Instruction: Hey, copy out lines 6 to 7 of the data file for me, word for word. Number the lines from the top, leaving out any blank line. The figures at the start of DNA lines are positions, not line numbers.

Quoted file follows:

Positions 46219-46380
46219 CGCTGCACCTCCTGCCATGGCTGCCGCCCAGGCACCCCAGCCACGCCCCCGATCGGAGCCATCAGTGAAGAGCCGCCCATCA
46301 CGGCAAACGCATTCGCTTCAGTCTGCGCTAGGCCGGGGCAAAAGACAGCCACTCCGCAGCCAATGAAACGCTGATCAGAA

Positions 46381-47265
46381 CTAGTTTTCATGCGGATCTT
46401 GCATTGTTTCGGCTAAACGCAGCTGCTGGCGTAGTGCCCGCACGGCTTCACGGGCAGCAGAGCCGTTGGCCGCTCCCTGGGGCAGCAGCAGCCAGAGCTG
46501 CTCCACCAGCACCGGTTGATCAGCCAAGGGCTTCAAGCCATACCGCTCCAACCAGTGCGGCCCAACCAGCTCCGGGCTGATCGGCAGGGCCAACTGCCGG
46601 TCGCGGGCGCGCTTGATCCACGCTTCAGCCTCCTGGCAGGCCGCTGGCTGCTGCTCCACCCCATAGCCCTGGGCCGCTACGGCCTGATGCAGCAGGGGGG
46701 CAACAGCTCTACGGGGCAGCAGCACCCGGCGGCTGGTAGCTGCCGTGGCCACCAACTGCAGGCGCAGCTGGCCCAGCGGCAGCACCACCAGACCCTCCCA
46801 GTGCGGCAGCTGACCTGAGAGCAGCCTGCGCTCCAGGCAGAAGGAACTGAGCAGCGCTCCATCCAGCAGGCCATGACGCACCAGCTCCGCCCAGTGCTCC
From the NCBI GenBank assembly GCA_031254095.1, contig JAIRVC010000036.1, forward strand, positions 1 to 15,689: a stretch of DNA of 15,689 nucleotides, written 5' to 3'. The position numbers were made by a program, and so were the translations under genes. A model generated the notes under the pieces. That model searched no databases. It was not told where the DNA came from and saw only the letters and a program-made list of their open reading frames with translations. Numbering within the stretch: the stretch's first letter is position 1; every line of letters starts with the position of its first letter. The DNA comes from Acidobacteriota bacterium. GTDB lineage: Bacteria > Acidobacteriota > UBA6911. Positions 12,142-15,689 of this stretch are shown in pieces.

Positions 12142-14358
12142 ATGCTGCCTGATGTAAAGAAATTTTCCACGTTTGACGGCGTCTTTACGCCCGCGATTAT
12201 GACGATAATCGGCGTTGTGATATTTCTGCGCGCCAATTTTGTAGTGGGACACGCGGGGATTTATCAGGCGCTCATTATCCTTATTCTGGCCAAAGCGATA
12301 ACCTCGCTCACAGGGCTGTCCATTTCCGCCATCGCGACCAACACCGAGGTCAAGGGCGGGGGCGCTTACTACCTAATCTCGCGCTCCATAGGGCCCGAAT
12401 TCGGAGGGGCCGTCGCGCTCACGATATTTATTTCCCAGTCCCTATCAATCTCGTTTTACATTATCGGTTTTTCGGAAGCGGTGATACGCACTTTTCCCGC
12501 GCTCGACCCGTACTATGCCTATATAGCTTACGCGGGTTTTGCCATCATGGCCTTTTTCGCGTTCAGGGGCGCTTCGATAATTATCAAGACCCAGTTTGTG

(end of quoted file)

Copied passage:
46401 GCATTGTTTCGGCTAAACGCAGCTGCTGGCGTAGTGCCCGCACGGCTTCACGGGCAGCAGAGCCGTTGGCCGCTCCCTGGGGCAGCAGCAGCCAGAGCTG
46501 CTCCACCAGCACCGGTTGATCAGCCAAGGGCTTCAAGCCATACCGCTCCAACCAGTGCGGCCCAACCAGCTCCGGGCTGATCGGCAGGGCCAACTGCCGG